Drone applications cover a wide range of industries and areas. Drones are used in agriculture for duties such as crop monitoring, pesticide spraying, and precision farming, helping farmers increase crop output and optimize resources. In

Drones are used in construction for site surveying, progress monitoring, and infrastructure inspection to improve project management safety and efficiency.

Drones are used in environmental monitoring to watch wildlife, map habitats, and identify pollutants. This provides significant insights for academics and conservationists into ecosystem health and biodiversity. Drones are crucial in search and rescue, disaster response, and emergency medical supply delivery due to their agility and ability to reach remote locations, ultimately saving lives.

Drones’ capabilities are expanding with innovations like obstacle avoidance, advanced imaging sensors, and real-time data transmission, making them more useful in various industries.

Commercial Drone Services in Nigeria.

Commercial pilots must apply for a permit directly through the Nigerian Aviation Authority (NCAA). 

Pilot Requirements for Remote Pilot License:

  • They must be at least 18 years old
  • Go through the vetting procedure of the National Security Advisor, and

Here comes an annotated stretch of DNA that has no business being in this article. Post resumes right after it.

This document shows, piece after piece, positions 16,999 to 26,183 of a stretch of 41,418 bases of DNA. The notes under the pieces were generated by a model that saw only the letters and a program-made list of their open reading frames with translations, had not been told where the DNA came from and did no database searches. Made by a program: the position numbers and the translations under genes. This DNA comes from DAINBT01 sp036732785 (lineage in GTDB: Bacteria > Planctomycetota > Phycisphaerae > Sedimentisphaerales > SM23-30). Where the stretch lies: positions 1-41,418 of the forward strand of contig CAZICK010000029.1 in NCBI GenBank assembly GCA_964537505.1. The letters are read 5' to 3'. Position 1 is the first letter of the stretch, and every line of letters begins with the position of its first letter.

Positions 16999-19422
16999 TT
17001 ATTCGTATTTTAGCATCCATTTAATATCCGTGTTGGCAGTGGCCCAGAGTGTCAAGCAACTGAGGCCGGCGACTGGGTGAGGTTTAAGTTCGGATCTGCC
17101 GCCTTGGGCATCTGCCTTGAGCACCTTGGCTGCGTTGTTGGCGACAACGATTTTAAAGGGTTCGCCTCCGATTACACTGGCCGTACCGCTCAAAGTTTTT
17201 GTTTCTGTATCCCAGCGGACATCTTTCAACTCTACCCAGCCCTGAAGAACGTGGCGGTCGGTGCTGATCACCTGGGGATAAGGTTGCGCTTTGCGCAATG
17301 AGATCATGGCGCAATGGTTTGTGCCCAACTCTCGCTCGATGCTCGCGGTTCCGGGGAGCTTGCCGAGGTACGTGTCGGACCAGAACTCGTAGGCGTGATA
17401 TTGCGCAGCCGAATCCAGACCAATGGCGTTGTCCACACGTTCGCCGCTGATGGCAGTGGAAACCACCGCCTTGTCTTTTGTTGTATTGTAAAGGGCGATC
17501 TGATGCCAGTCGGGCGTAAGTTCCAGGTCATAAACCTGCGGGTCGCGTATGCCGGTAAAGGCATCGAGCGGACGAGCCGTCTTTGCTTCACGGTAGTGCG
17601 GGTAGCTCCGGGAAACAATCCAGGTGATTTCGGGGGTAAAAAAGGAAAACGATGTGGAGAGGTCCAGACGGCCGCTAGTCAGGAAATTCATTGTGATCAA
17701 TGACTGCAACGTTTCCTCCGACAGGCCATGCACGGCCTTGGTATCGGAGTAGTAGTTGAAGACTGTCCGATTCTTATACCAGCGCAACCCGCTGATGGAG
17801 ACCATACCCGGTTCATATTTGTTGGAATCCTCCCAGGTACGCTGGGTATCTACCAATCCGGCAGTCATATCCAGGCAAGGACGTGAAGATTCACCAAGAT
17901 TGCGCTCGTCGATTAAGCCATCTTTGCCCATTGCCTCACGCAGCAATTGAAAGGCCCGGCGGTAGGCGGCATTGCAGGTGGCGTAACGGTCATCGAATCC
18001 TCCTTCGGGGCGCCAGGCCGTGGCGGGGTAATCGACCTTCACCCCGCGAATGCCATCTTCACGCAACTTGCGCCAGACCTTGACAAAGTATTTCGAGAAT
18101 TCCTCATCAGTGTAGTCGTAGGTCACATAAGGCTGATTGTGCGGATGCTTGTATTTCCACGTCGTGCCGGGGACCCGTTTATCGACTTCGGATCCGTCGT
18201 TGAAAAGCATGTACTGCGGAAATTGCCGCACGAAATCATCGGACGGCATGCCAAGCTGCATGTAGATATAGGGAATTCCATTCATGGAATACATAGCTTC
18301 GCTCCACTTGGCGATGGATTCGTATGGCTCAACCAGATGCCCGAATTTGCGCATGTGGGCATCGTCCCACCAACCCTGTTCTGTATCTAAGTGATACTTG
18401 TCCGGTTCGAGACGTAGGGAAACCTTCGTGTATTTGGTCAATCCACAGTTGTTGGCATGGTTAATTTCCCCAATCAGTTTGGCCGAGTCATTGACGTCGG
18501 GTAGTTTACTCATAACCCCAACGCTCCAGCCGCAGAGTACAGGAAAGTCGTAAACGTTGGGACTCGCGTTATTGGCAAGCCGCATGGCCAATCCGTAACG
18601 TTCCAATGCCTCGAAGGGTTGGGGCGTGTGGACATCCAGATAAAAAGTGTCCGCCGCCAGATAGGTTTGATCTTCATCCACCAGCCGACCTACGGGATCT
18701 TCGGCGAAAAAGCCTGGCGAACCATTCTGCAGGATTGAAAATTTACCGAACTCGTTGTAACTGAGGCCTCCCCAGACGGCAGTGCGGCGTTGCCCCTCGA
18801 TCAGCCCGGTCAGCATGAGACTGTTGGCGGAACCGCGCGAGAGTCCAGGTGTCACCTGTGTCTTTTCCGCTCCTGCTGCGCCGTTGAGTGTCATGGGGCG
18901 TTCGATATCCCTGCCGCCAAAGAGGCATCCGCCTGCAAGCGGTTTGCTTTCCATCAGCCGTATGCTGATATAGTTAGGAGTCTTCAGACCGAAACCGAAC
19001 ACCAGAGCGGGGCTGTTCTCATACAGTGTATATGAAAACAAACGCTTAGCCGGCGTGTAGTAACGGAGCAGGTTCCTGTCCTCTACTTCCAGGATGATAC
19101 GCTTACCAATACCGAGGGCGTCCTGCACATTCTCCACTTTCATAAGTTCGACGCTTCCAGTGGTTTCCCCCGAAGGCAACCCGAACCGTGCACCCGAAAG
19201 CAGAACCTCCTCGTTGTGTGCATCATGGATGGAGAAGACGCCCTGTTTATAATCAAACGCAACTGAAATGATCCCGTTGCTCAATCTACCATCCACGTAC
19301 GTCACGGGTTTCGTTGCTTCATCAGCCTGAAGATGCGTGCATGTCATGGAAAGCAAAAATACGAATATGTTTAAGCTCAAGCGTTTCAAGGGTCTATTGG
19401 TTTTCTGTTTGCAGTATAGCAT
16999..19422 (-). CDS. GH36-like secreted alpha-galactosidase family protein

• Pass a first aeronautical knowledge exam offered by an NCAA-accredited institution.

Aircraft requirements:

  • Drones weighing less than 25 kilograms (55 pounds) are authorized.
  • Drones need to be registered with the NCAA.
  • Operators must keep in visual contact with the aircraft.
  • Drones must fly at or below 400 feet.
  • Drones must fly at speeds of less than 100 miles per hour.
  • Drones must yield to crewed aircraft.
  • Drones are not permitted to fly over people.
  • Drones cannot fly from moving vehicles.
  • Drones cannot fly beyond line-of-sight without NCAA approval.

Operational restrictions:

  • Drones cannot be used irresponsibly or in a way that endangers persons, property, or other aircraft.
  • Drones cannot be flown over state borders or over high seas without formal authorization from Air Traffic Control.

Foreign Drone Operators:

  • Foreign drone operators must receive a “Recognition of Ownership” from the NCAA and carry it on all drone flights.

Additional requirements:

  • Commercial drone operators must provide a detailed business plan that includes the company’s vision, goal, market analysis, and strategy.
  • In order to conduct business, operators must demonstrate their solvency.
  • Operators must produce valid tax clearance certificates for their organization and each director.